Can the transit designers take a cue from the bikeway designers and realize that re-purposing general purpose travel lanes into transit only lanes is a *good thing*?
The questions and statements in that map survey seemed to imply that such reallocation was undesirable or impossible – but I think such conversions can be a double win. Not only does transit get a fast, dedicated lane, the capacity limiting effect on automobiles may result in competitive travel times between the two modes.
What game do they think we’re playing here? At some point we have to start playing hardball.
I understand where you are coming from – however there is a right way & a wrong way to approach this issue. The instant you mention dedicated lanes on congested streets, you are going to get immediate push back from those who believe that either public transit spending is a total waist of limited funds or the plan cant work do to the mythical congestion that would result. With that said, I do believe separated transit lanes can work for all road users, but there’s so much misinformation out there clouding the real issue, that a lot of ground work is required to educate the public on the benefits of such road space realication.
What better way to educate the public than by extolling the benefits of general-travel-lane to transit-only-lane conversion in an upcoming project that would serve some low-income areas? The Interstate MAX could be used as an example of a conversion that resulted in a calmer street that moves lots of people where they want to go.
I think the effort in SE would be more honestly called something like “EFSBT” or Enhanced Frequent Service Bus Transit, and should be matched on other lines as soon as possible. The best chance at real BRT in the region is in the SW Corridor where between Barbur, Naito and a possible transit tunnel, higher speed transit can get an exclusive ROW at least as far was Burlingame/Bertha, if not West Portland. Vehicle type is a good question to be settled later; just commit to ROW!
What’s wrong with additional MAX alignments as compared to BRT?
Oh, if I were the Duke, I would run a MAX line out the middle of Powell on a viaduct to 52nd (works in Vancouver BC!), with stations at 26th, Chavez and 50th-52nd; then on out via Powell on the old Mt Hood Freeway parking lots (my wife’s dentist would have to move!) to the Green Line; then up that to Division and out Division on a dedicated ROW to wherever. MAX has to have a dedicated ROW, so it has helped lever the money for same from day one, but especially in the case of the Westside (tunnel) and Milwaukie, both of which cost some serious dough. Otherwise, as we bikers say “Take the Lane!”
I agree. A secondary benefit would be the ability to route the existing Green Line onto the new Powell line to provide faster access to downtown. I live along the I84 line, and it appears to be at capacity now, with Gateway backing up trains during rush hour. Moving the green line off would free up capacity for service increases on the red and blue lines.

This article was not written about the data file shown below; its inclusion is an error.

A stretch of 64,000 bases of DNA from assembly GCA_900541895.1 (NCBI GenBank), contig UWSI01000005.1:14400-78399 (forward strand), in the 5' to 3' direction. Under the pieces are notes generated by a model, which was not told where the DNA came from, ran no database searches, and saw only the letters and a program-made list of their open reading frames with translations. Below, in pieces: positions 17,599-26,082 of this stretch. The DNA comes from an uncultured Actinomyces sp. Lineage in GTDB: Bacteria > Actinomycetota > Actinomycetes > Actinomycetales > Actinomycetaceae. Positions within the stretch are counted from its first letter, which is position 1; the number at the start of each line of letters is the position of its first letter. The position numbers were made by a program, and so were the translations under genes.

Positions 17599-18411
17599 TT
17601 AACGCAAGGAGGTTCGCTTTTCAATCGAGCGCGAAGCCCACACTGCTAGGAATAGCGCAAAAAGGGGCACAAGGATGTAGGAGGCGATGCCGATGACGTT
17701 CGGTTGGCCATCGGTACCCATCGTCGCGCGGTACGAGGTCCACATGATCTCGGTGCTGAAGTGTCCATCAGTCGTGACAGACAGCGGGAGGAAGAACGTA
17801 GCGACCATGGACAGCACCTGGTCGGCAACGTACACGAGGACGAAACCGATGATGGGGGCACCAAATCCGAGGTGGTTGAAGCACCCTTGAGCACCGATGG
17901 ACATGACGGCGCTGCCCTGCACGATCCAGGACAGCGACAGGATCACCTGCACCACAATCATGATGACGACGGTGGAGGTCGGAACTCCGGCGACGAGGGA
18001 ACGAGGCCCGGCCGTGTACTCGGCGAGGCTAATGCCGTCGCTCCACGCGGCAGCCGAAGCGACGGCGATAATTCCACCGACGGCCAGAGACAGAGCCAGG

As someone that lives along the south alignment of the Green Line – I don’t see that as a benefit at all. People that live our area need to go North to Gateway far more than they need yet another option to get downtown.
Perhaps you may have a point, but having duel options to get through downtown allows for flexibility if there are issues or construction someplace on the system. It’s never a bad thinng to have built in redundant features on a rapid transit line.
We don’t know that without looking at the data. But at any rate, my idea to route the green line down Powell would be paired with the creation of a new max line, running from Clackamas to the airport. This would increase service levels north of Gateway and South of Powell, and provide more options for those along the I205 corridor.
I had more or less the same idea, but I would do a few different things.
1. To eliminate confusion, I would add a new line color. This line would not enter the Banfield ROW.
2. I would try to get the port of Portland involved since they are running out of room to add parking capacity & this could put parking clocer to residents without clogging up the airport road network.
3. Along with #2, build a second track over I-84 from Gateway & if possible reconstruct the junctions in that area to increase line capacity. this could draw more riders to the airport.
MAX trains rarely leave the airport more than 1/4 full. There will be no need for more frequent service for years.
Clackamas to the Airport would require two operators per train, because the train would have to reverse at Gateway. Oh, I suppose you could put a wye track from the Green Line to the Red Line bypassing Gateway, but you’d get lots of howls from people who “just got on a train” intending to get off at Gateway and found themselves barreling down the middle of I-205.
Add a single -track bridge at the north end of the Gateway stop, spanning I84 and joining the red line as it splits from single to double track. The new line would use this bridge, and the red line would continue to use the existing single track section.
For the benefit of all, MHCC is Mount Hood Community College.
I agree with Lenny and Andrew. In the parts of the line where there is the most congestion (west of 52nd on Powell), there won’t be a dedicated lane. Perhaps they’ll propose a few signal queue-jumps.
There’s an open house for the project Tuesday, March 10 5:30 to 8:30 at Cleveland High School cafeteria, 26th and Powell. For those interested, the Mixed Use Zones project will also have a table there, where you can learn about the new commercial zone language that is proposed.